How Do Books Affect Your Brain?
In the words of Stephen King: “Books are a uniquely portable magic.” A special kind of brain magic because books help the brain increase and enhance its mental functions. Reading books daily is an exercise our brain needs to be at its optimal performance. In order to get the most out of this exercise, we should read when our brain is at its peak, either early in the morning or right before sleeping at night, for at least 30 minutes.
Books And The Brain
- Increased vocabulary
First and foremost, reading frequently improves our already existing vocabulary. The more we read, the more we make use of the appropriate words and their synonyms in our everyday speech. This also extends to the way we write. All of this works together to boost a person’s self-confidence, which increases self-worth.
- Language processing
When we turn reading into a habit, we condition our brain to use the part responsible for processing language and analytical skills. This means our brains become more fluent in using the correct syntax. The other benefit is because reading uses the part of our brain related to logic, analytical reasoning, and problem-solving, it makes us better academically. The improvement extends to all of these areas, especially in subjects where we can actively solve a problem and derive an answer.
- Increased focus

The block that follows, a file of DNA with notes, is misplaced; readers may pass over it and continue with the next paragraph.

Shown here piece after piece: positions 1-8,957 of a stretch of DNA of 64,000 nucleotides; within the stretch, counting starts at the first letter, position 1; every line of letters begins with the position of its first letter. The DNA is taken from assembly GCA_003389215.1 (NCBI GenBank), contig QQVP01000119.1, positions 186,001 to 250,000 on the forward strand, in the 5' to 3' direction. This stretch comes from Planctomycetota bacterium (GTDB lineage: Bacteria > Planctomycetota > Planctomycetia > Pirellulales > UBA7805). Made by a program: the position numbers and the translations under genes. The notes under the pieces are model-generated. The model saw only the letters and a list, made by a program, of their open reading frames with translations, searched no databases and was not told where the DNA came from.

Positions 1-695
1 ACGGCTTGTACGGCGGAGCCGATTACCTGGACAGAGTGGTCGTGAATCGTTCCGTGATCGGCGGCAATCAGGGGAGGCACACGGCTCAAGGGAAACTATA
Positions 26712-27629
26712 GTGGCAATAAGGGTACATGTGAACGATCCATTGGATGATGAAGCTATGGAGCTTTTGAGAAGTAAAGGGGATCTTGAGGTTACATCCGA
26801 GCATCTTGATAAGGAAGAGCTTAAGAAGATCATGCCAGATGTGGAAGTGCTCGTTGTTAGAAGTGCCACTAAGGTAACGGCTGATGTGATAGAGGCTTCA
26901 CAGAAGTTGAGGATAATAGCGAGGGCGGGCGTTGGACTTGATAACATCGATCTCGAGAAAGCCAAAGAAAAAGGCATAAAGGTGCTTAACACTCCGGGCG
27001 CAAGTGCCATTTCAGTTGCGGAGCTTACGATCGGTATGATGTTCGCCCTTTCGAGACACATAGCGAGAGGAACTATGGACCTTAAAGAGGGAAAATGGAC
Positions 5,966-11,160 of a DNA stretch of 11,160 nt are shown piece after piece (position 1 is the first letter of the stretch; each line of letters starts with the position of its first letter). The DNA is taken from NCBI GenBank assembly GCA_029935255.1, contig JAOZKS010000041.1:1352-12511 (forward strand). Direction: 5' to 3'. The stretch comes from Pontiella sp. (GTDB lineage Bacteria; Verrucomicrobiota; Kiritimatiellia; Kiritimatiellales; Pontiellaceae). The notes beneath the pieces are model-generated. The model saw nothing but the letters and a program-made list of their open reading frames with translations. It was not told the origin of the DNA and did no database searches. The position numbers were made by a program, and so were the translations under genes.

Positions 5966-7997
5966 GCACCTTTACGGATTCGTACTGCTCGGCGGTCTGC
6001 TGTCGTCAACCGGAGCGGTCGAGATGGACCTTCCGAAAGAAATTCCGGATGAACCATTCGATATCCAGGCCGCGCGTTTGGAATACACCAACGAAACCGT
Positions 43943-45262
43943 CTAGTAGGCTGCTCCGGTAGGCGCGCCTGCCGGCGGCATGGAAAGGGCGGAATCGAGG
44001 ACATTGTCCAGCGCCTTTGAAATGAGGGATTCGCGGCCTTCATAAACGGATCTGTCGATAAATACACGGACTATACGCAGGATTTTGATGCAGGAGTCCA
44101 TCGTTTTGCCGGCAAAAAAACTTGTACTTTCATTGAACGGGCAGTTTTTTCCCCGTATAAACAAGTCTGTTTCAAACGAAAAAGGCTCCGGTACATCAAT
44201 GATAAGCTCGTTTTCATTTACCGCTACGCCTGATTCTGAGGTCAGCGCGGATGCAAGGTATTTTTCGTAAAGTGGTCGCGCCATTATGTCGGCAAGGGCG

Reading a book is different from shorter reading spurts, say in studying a section of text or reading an article. This is because in a book, we are reading continuously, which trains our brain for longer-term sharper focus. Not only will this increased focus result in better academic results, but it will also increase our problem-solving abilities which can come in handy in many areas of our lives. For example, increased focus translates to more patience when attempting to solve a problem or learn something new, perfect for anyone wanting to dive into a new hobby.
- Memory retention
Once we’ve developed the habit of reading over time, our brain becomes faster and more adept with our memories. By following stories for hundreds of pages, sometimes even over several books, our brains learn to turn this information from short term data into long term memories. And because the brain forms these neural pathways, we see memory retention increase in all areas of our lives. From being able to remember answers in an exam or never forgetting where we put those keys, a daily reading habit will strengthen your retention skills.
- Mental stimulation
Reading daily provides the brain with regular exercise. The more active our brains are the more productive it will be. Along with the benefits above, this exercise also helps in the long run by keeping away diseases like Alzheimer’s and dementia. There are several reasons for this. Reading keeps our brains enhanced and stimulated, which slows memory deterioration, improves mental flexibility, and keeps our cognitive functioning at overall higher levels. Further, researchers have found reading lowers the levels of a brain protein, beta-amyloid, which is seen in higher levels in Alzheimer’s patients.
- Stress reduction
Reading helps keep the brain calm and the mind relaxed. It does this by releasing hormones like serotonin, which is the hormone that helps keep anxiety at bay. While serotonin is generally attributed as a happiness hormone, it is also vital in cognitive processes like learning and memory. Serotonin is also important in combating cortisol, the stress hormone. By increasing serotonin production, we can lower the amount of cortisol, allowing our brains and bodies to work more efficiently.
What are you waiting for? Grab a book and stimulate your brain!